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UN Renews Sanctions, Focuses on Curbing Wildlife Crime in Central Africa

Jan 31, 2014 01:02 PM EST

Thursday the United Nations Security Council renewed a host of sanctions against the Democratic Republic of Congo (DRC), drawing praise from conservation groups such as the World Wildlife Fund who contend that armed groups and the flow of illegal weapons in the DRC are enabling wildlife crime.

The unanimous resolution to extend the arms embargo was largely a measure to bring greater security and reduced violence to the tumultuous region, but the resolution did refer directly to poaching and wildlife crime in the region.

The resolution stressed the importance of regional cooperation in stopping the exploitation of natural resources, including wildlife, stating that there is a direct link "between the illegal exploitation of natural resources, including poaching and illegal trafficking of wildlife, illicit trade in such resources, and the proliferation and trafficking of arms as one of the major factors fueling and exacerbating conflicts in the Great Lakes region of Africa."

Each year more than 20,000 elephants are killed for their ivory, and much of that poaching happens in the DRC and the Central African Republic (CAR), the WWF said.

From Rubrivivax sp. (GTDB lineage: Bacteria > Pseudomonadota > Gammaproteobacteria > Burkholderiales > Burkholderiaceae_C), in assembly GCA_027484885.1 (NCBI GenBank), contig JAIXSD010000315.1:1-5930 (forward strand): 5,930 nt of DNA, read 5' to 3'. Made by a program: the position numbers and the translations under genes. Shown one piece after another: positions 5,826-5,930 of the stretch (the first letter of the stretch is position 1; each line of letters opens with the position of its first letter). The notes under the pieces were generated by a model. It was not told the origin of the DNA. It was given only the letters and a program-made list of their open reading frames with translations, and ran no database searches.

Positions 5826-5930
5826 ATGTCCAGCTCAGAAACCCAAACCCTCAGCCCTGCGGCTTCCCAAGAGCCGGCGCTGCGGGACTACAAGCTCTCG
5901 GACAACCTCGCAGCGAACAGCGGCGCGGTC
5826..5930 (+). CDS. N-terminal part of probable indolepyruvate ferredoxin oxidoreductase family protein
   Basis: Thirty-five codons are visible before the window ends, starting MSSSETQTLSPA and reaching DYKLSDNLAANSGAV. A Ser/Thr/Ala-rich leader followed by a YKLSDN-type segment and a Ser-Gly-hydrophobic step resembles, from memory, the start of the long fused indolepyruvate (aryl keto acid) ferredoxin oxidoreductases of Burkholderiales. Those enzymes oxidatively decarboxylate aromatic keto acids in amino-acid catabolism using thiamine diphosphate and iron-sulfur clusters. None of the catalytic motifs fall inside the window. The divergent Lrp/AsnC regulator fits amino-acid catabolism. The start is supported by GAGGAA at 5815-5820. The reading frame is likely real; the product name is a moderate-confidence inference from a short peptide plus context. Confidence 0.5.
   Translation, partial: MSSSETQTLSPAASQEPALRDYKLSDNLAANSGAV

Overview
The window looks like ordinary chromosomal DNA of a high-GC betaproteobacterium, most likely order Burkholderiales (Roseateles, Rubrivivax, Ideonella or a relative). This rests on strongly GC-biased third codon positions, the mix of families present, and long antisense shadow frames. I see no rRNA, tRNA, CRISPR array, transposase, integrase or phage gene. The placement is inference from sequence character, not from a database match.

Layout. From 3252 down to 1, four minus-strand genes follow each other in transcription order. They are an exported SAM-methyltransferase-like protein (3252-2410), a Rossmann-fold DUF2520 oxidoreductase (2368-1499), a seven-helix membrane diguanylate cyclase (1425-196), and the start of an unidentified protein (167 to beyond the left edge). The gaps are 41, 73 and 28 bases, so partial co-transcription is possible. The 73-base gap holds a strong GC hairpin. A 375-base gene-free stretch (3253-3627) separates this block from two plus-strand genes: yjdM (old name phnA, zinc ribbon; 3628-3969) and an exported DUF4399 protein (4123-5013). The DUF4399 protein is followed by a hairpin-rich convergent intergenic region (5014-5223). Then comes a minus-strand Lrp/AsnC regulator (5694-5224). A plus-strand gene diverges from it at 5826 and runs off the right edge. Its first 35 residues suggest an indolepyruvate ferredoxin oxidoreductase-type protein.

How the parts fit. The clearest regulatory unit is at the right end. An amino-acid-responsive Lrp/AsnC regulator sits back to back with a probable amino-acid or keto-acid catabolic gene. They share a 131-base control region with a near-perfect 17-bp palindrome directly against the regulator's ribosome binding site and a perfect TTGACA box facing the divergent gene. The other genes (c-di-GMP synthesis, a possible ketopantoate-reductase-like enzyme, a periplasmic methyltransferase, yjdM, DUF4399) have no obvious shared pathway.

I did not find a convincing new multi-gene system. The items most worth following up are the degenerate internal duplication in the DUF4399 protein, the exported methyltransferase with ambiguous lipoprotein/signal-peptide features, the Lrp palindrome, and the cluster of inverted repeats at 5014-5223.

"Individuals involved in poaching and trafficking of wildlife are now singled out for sanctions where the proceeds of their activities have been used to finance conflict," said Wendy Elliott, species program manager at WWF. "This is a huge step forward for reducing human suffering, improving peace and security and strengthening wildlife conservation."

Earlier this week, a separate set of sanctions was laid down upon the CAR. That set of resolutions also targeted wildlife crime.

"The DRC and CAR resolutions are critical. They illustrate the high priority that the Security Council places on ending the human pain and regional instability that accompany these environmental crimes," Elliott said in a statement.

More sanctions of this nature are likely as evidence mounts that finances gained from poaching and other wildlife crime are being used to fund militant groups, the WWF said.

In February a high-profile, global meeting to end illicit wildlife trafficking will take place in England.

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